- Definition of “substantial proportion”: Consistent with the PRA’s SS, the deferral of 40 percent of variable remuneration is considered a substantial portion of variable remuneration, but the relevant supervisory authority will be expected to use its judgement on whether the proportion should be higher or deferral period longer. There is also a recommendation that a higher deferral rate than 40 percent be applied in cases of a particularly high variable remuneration. The guidance gives the example of a case of a ratio higher than 1:1, fixed to variable. Again, this will mean that some Solvency II firms that pay greater than 100 percent bonuses to certain senior staff may now need to require such staff to defer a greater proportion of that bonus.
- Assessment of performance: Article 275 requires that financial and nonfinancial criteria be taken into account when assessing an individual’s performance.The guidance sets out an expectation that the assessment be set in a “multi-year framework” with the entire decision-making process being “clear and predetermined, appropriately explained and documented.”
The guidance notes that
- “financial (quantitative) criteria” should cover “a period which is long enough to capture the risk taken by staff members and should be risk adjusted”
- “non-financial (qualitative) criteria” should “contribute to the creation of value for the undertaking,” giving examples including compliance with regulations, achievement of strategic goals (such as “Environmental, Social and Governance criteria, ethical aspects,” behaviour, consumer satisfaction and adherence to the undertakings’ risk management policy
The Draft Opinion states that assessment criteria should be appropriately balanced between financial and nonfinancial criteria, specifically noting that where the criteria is 80 percent financial and 20 percent nonfinancial the firm’s relevant supervisory authority may conclude that it is not appropriately balanced. Criteria of this nature may well be included in Solvency II firms’ existing remuneration structures, but the guidance is far more prescriptive than that in Article 275 or the PRA’s SS, and firms will need to analyze whether an overhaul of their assessment criteria and the balance between financial and nonfinancial aspects is required.
- Composition of the variable remuneration:
- EIOPA expects that Solvency II Staff should have 50 percent of variable remuneration in shares, equivalent ownership or share-linked instruments if proportionate and feasible. These instruments are expected to be subject to “an appropriate retention policy designed to align incentives with the longer-term interests” of the Solvency II firm. This applies to both deferred and nondeferred portions of the variable remuneration component. The guidance notes that a supervisory authority may conclude following a risk-based and proportionate assessment that “the ‘composition requirement’ should be applied in a simpler and less burdensome manner” for certain Solvency II firms. The guidance also states that “appropriate (financial) instruments might not be available to a considerable group of undertakings due to their legal form” and that “such undertakings are encouraged to consider developing equivalent non-cash instruments.” (This new guidance represents a significant tightening in expectations for the form of variable remuneration with, in the UK, current guidance not expressly precluding payments entirely in cash. It brings the insurance sector more closely in line with current expectations in the banking and investment management sectors).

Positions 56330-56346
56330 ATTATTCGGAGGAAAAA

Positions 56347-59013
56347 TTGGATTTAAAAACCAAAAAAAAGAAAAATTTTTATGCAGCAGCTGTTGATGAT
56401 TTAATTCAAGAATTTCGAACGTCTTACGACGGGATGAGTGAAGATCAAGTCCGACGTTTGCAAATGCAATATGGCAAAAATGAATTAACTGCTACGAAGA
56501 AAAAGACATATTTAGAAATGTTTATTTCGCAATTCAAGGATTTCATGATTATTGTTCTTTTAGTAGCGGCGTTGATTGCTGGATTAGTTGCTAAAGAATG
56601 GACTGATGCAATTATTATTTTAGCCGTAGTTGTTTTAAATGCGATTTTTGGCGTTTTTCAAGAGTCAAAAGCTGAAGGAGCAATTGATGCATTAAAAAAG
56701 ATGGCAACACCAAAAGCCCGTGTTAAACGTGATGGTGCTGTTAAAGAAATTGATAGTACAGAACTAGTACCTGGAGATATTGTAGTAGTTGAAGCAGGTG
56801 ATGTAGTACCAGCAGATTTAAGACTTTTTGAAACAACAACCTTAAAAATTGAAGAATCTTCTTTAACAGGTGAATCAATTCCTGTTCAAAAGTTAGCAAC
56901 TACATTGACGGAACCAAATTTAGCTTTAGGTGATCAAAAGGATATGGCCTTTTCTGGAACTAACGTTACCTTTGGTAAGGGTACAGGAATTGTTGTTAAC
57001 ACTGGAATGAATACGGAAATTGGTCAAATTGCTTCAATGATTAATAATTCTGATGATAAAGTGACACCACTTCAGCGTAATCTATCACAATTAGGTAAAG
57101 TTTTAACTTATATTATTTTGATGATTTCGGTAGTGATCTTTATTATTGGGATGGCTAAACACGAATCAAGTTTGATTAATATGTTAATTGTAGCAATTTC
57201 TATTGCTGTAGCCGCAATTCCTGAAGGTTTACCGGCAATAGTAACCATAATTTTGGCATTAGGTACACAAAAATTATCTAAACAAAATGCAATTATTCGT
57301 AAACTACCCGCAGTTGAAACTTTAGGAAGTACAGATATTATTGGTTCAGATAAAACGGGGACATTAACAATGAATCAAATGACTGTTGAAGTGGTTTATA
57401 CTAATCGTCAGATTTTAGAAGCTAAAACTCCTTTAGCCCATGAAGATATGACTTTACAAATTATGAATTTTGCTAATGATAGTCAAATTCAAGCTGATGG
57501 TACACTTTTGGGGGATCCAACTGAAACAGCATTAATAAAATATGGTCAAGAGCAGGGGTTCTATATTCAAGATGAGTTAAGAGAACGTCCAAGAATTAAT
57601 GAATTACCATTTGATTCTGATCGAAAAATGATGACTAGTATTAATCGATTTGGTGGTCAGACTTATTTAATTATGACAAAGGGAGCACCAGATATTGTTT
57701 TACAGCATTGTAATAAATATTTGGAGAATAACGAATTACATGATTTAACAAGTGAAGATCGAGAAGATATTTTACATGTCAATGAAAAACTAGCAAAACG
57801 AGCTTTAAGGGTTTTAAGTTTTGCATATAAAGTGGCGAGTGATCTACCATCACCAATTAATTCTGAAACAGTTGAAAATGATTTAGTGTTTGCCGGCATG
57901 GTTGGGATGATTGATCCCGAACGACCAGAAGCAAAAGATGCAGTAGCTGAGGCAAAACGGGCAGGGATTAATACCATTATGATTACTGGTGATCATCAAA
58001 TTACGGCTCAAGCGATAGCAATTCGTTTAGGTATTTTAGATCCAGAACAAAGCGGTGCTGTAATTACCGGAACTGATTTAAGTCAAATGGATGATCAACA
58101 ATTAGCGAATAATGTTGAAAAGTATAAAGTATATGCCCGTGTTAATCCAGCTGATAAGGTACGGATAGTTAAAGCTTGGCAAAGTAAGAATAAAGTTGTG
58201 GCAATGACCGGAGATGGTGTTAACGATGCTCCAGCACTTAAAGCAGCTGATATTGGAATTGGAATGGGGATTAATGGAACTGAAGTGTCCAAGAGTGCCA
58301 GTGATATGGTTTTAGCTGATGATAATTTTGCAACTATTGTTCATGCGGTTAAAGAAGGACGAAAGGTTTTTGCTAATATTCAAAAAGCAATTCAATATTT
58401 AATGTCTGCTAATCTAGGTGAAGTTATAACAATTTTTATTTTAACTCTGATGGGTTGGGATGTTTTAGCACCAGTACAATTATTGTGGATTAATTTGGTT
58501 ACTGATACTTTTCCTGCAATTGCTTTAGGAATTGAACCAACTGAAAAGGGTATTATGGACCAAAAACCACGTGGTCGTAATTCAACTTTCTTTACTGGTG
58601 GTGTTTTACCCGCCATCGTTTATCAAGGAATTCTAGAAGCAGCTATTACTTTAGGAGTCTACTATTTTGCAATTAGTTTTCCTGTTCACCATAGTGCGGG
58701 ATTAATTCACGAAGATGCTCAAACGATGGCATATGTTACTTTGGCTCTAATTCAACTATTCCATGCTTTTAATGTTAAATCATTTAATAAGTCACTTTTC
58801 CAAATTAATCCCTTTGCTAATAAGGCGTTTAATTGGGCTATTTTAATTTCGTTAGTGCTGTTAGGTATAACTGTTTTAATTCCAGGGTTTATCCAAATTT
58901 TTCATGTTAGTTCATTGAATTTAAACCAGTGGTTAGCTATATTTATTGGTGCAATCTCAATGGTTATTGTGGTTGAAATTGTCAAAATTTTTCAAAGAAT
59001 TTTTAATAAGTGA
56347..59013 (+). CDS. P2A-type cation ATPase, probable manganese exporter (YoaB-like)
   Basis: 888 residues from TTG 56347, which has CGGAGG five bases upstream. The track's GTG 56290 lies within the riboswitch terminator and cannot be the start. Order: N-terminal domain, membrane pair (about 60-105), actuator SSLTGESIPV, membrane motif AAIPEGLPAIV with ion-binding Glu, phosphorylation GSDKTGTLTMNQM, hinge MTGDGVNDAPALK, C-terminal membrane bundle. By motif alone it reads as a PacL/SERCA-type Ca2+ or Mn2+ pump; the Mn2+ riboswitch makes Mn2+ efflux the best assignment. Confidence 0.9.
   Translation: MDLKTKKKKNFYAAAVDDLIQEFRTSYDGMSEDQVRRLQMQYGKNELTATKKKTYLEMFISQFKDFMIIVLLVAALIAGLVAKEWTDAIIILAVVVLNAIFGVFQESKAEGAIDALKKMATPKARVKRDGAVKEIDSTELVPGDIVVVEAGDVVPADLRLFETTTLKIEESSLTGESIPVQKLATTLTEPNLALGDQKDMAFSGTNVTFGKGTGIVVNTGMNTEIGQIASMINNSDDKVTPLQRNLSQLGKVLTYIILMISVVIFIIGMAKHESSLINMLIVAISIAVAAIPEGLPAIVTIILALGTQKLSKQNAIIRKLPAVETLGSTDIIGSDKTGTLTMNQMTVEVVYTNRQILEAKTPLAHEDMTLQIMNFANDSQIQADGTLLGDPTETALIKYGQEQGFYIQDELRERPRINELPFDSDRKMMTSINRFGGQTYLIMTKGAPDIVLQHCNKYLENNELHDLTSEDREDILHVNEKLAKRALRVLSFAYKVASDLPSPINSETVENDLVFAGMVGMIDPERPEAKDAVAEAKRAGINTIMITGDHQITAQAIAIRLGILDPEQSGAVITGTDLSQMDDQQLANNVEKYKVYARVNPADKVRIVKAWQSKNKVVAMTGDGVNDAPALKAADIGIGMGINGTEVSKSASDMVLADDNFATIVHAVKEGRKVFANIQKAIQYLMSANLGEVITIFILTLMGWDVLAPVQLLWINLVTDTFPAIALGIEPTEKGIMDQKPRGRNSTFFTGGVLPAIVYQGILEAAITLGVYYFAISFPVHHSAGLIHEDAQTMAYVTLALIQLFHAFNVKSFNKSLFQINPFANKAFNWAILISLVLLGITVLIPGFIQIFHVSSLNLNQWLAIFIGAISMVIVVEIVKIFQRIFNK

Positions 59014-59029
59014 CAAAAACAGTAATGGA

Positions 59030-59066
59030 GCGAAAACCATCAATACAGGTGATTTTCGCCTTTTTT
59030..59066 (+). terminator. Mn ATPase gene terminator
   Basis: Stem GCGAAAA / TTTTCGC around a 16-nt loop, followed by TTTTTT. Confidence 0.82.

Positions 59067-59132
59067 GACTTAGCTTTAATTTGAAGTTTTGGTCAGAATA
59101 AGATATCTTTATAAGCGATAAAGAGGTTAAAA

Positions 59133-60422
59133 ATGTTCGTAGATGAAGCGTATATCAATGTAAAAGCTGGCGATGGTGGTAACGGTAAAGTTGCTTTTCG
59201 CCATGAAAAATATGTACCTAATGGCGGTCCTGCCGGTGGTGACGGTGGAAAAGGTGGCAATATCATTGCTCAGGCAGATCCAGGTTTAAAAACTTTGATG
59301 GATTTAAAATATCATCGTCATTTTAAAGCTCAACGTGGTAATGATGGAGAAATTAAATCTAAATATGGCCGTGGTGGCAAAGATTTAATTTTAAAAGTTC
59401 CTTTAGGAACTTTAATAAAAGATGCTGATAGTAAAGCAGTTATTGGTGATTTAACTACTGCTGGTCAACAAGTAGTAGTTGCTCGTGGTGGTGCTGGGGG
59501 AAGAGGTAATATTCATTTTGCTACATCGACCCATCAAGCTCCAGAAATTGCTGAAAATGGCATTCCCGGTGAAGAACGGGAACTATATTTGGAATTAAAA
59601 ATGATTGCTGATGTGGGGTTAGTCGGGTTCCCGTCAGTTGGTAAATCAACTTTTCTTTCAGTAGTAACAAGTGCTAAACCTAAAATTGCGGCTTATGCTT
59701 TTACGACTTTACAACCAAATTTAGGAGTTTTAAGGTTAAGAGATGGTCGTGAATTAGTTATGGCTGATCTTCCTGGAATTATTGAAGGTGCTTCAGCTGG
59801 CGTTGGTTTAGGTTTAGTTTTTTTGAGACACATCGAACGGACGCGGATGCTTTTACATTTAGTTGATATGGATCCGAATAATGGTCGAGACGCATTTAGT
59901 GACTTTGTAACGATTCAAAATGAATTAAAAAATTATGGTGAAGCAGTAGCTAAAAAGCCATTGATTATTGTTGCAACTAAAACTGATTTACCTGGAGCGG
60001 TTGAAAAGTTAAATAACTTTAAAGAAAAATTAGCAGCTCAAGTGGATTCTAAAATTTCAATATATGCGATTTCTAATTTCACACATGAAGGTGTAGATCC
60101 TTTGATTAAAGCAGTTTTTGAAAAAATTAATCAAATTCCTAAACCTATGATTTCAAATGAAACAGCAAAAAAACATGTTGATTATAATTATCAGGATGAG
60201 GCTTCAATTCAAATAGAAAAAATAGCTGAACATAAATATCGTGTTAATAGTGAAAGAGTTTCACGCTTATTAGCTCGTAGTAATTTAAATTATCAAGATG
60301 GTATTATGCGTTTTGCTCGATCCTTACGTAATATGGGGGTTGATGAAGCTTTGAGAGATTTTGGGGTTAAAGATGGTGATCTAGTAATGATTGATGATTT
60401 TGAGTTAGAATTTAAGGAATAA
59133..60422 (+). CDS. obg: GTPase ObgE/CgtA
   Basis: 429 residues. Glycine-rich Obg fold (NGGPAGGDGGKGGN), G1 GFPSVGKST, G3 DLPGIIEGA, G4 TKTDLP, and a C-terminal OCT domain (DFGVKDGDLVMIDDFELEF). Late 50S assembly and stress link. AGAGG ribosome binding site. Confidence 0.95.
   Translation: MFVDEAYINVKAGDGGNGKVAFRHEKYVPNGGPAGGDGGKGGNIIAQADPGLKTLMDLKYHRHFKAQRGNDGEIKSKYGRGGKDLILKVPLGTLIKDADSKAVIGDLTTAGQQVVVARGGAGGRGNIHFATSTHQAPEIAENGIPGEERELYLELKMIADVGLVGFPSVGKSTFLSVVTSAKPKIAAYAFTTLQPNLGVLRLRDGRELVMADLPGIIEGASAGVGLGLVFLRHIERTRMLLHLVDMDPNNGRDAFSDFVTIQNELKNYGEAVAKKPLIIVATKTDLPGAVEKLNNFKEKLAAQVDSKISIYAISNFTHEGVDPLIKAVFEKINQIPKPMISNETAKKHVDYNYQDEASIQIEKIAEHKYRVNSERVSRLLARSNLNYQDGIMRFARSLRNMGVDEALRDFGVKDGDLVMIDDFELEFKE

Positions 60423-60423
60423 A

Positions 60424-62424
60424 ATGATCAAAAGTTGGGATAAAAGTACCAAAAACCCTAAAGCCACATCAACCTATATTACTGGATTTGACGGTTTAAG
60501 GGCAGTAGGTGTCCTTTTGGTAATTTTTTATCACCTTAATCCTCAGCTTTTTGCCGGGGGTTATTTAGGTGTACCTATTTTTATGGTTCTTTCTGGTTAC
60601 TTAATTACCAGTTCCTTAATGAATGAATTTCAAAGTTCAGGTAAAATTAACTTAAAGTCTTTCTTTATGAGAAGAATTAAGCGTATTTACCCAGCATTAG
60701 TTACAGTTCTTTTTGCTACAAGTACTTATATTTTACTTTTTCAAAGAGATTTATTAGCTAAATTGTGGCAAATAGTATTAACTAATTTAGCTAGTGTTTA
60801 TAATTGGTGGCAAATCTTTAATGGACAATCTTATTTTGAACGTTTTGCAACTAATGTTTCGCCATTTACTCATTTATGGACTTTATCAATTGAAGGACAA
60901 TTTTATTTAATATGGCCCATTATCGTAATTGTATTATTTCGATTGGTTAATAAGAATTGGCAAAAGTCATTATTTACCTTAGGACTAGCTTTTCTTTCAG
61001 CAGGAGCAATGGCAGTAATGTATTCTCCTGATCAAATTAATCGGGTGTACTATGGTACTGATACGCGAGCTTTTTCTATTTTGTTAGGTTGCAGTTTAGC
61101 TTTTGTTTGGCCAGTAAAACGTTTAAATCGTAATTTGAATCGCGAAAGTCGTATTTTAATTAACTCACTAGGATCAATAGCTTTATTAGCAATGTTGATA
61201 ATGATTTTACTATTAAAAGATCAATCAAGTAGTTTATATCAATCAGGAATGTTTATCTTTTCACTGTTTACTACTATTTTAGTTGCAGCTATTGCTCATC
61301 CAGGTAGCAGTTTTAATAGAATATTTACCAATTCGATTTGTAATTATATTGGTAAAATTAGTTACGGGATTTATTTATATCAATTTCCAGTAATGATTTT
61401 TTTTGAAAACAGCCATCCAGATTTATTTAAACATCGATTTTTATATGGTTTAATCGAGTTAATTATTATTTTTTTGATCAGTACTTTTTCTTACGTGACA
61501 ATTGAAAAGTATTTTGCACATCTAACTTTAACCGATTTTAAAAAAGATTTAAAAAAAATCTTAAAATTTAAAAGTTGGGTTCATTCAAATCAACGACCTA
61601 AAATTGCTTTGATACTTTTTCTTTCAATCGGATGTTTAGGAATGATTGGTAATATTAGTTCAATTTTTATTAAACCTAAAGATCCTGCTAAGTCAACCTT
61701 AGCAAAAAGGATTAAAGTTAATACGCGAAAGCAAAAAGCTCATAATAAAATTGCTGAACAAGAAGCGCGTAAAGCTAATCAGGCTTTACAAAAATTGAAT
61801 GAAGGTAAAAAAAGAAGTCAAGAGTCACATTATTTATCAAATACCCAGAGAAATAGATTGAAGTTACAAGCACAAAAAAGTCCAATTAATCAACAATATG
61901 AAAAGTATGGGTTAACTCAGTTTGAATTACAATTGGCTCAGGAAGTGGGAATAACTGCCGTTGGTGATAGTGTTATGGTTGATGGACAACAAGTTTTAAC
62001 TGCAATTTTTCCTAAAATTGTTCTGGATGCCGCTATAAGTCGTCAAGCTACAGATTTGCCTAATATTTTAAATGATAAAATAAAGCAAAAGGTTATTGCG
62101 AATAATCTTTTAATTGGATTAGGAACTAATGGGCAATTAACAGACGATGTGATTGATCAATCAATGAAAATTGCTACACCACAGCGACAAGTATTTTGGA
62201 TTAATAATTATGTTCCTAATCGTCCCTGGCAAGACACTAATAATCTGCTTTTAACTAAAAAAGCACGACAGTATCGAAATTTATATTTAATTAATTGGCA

The Draft Opinion states that EIOPA will start monitoring its application by supervisory authorities two years after its publication. Given the date that the consultation closes (September 30, 2019) and the date that the UK is currently due to leave the European Union (EU), the UK will likely have left before the Draft Opinion becomes effective in respect of the application by the PRA of Solvency II. However, depending on the UK government’s approach to the continued alignment of the UK with EU financial services regulatory regime, it is likely that the PRA will apply the guidance in the Draft Opinion.
The guidance set out in the Draft Opinion will require Solvency II firms to review and, in many cases, substantially overhaul their existing remuneration policy practices. Whilst EIOPA’s monitoring of the application of the final form of the Draft Opinion by national regulators will commence in 2021 or 2022, Solvency II firms have an opportunity to respond to the consultation and potentially influence the final form of the Draft Opinion. However, given the effort in the EU more closely to align remuneration practices across sectors, and the Draft Opinion indicating greater consistency with current and upcoming approaches in the banking and investment management sectors, it is perhaps unlikely that the final form of EIOPA’s opinion will reflect significant changes to the current draft.
1 Commission Delegated Regulation (EU) 2015/35
2 PRA Supervisory Statement SS10/16, Solvency II: Remuneration requirements (updated in July 2018)